Walter Gropius, Architect and Founder of the Bauhaus (1926)
As the founder of the Bauhaus, Walter Gropius (1883-1969) helped write a significant chapter in modern architectural history. Gropius was a student of the prominent industrial architect Peter Behrens and a member of the Deutscher Werkbund. From 1919 until 1928, he served as director of the Bauhaus, which was located first in Weimar and then (after 1925) in Dessau. Gropius also designed the school at the Dessau Bauhaus, which is widely regarded as one of the most influential buildings of the modern movement and indeed the twentieth century. After the Nazis seized power, he emigrated to the United Kingdom and eventually to the U.S., where he taught architecture at Harvard University and continued to work as an architect. Photo by Walter Stiehr.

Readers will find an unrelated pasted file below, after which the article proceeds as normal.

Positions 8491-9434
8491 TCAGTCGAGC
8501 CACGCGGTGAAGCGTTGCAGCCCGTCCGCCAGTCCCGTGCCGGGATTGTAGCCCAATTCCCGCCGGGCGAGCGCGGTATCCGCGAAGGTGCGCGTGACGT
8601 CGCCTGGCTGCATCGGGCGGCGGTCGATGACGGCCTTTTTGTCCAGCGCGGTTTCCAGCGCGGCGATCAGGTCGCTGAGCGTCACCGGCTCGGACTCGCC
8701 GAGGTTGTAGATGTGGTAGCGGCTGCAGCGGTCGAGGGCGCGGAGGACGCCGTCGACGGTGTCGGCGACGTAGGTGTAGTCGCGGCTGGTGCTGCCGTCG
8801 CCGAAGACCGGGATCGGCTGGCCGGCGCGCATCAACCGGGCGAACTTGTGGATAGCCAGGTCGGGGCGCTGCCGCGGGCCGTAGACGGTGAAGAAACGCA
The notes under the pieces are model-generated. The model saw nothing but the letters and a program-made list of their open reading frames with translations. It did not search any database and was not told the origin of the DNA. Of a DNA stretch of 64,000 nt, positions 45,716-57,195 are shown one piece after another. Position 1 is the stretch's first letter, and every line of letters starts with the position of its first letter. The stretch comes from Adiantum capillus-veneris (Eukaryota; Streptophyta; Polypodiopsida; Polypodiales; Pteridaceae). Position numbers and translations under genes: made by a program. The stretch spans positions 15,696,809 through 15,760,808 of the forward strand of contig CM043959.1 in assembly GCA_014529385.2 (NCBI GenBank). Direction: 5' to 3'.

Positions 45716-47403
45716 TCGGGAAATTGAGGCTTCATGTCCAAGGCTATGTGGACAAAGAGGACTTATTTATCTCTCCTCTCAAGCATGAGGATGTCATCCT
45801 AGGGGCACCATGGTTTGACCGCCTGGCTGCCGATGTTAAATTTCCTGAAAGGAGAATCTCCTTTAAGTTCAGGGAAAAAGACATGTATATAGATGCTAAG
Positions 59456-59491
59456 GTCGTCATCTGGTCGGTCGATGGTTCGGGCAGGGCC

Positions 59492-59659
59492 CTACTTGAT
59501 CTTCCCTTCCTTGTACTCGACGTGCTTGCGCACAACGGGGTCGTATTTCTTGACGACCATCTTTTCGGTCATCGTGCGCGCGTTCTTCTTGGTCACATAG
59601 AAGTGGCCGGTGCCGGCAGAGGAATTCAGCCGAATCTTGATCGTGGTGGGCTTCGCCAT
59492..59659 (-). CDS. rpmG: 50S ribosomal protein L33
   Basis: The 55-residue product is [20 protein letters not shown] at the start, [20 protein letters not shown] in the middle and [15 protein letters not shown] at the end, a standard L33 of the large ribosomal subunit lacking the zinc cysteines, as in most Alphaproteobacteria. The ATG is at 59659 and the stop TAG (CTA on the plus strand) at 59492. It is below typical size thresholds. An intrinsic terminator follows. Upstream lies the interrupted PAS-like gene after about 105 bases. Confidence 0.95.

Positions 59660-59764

© Bildarchiv Preußischer Kulturbesitz / Kunstbibliothek, SMB, Photothek Willy Römer